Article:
A: The first half of this fiscal, 2019-20, has been fairly tough from a growth perspective. We have seen India’s Gross Domestic Product (GDP) grow around 5 per cent in the first quarter of 2019. This was due to a slowdown in consumption and private sector investments. However, the festive season has started in India and it will continue till November. So, this is a time period when Indians consume and there are great offers from manufacturers and financiers.

We believe that if attractive bank offers are made during the festival season, we will see a growth in consumption and demand. The Indian market is very large and each bank focuses on a different segment of consumers, so there is scope for every player to serve their customers with such loan offers. We believe that, together, banks can increase the demand for consumer products and credit growth, which in turn will contribute to economic growth in the second half of this fiscal.

Q: With the recent PMC co-operative bank fiasco and rumours of a couple of other private banks facing a debacle, what parameters should consumers watch out for while dealing with a bank?

A: There are two key parameters relating to all banks that one should look at: 1) The capital adequacy, i.e., how well capitalised the bank is; and 2) The levels of non-performing assets (NPAs). These two determine the financial health of the bank. Besides these, consumers should evaluate the management of the bank and also focus on corporate governance standards. Equally importantly, customers should not believe every message received on social media.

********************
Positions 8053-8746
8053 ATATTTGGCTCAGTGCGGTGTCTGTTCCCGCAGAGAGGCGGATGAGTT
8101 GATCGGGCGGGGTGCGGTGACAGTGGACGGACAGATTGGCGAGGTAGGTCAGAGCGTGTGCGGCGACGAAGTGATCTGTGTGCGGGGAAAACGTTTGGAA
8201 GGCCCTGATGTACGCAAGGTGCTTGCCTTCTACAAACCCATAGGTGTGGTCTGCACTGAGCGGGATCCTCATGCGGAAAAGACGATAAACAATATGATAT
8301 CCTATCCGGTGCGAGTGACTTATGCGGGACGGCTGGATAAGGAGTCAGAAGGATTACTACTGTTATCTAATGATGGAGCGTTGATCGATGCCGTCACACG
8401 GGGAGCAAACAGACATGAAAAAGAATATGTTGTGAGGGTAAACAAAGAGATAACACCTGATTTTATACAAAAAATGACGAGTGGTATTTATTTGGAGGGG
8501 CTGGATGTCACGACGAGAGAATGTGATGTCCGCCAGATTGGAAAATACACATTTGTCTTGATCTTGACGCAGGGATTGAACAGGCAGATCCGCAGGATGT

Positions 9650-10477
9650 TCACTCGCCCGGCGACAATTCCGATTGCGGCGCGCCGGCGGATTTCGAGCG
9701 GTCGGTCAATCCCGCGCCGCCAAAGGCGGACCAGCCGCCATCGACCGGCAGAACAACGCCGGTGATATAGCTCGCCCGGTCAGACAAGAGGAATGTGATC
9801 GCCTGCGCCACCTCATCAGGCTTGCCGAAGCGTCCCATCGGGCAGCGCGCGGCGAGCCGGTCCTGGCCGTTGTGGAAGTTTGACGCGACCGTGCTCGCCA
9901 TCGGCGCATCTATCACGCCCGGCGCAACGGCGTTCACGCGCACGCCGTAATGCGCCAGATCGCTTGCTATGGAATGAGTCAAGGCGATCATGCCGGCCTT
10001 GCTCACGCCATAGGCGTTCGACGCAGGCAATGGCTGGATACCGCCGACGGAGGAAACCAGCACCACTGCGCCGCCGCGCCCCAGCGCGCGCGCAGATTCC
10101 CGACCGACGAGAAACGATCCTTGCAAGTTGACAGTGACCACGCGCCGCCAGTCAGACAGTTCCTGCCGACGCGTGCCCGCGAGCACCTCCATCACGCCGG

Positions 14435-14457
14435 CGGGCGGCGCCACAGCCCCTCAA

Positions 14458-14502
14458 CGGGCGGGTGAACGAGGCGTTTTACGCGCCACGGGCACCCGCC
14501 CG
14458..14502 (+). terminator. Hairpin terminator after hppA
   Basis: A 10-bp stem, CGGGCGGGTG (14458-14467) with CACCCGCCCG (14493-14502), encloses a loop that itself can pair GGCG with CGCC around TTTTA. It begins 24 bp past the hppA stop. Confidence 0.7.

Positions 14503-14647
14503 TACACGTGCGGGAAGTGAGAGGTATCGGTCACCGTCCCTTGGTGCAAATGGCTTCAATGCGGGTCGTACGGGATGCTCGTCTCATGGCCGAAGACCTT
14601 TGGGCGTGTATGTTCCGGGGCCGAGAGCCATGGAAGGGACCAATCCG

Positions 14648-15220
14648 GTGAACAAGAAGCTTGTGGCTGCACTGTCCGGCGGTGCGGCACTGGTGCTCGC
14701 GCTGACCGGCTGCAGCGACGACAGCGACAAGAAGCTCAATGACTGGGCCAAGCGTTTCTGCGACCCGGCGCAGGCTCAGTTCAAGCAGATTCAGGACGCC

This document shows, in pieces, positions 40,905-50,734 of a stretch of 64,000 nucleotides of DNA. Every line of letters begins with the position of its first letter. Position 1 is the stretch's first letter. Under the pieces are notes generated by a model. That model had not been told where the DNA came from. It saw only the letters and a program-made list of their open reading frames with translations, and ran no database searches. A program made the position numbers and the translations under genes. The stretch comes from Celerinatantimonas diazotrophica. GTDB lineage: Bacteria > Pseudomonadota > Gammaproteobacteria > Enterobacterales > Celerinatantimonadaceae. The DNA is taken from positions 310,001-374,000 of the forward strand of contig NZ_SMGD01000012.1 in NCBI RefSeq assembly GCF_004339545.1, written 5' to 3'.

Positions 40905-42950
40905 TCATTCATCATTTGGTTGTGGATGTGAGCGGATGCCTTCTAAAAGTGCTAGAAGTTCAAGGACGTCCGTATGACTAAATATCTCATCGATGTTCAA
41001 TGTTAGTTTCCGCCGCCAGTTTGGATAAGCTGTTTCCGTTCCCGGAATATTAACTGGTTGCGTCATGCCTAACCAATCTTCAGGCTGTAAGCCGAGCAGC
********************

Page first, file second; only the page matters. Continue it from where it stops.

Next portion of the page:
Q: How do your loan schemes and the imposition of spreads differ from other banks?

A: The loan schemes and pricing differ according to the product structure.  In a competitive market, pricing is typically range bound.

Q: In your observation, are Indian millennials over-leveraged? Or are they close to getting over-leveraged?

A: Indian millennials have aspirations for a better lifestyle and hence do take on leverage such as a two wheeler or car loan and credit cards. If you compare Indian household debt as a percentage of GDP vis-à-vis other countries, I don’t think that they are over leveraged.

Q: There is a rise of the EMI culture among consumers with quick short-term and pre-approved loans available from banks/NBFCs/fintech companies; so what precautions should they take to avoid getting into a debt trap?

A: Earlier, India was very low on household debt, which includes credit card debts, personal loans, consumer loans, etc. But in the last five years, it has gone up multi-fold. Millennials want to buy a car or a house, travel abroad on vacation, etc. very early in their life. And there are enough and more companies offering credit. Indians have started consuming debt, which is a good trend; but it must not spiral out of control. We advise such consumers to monitor their income and expenditure closely. Take on debt considering your ability to repay as well as future growth in income. Also, take into consideration other what-if scenarios such as a medical emergency and loss of job.

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First Published on Oct 16, 2019 08:56 am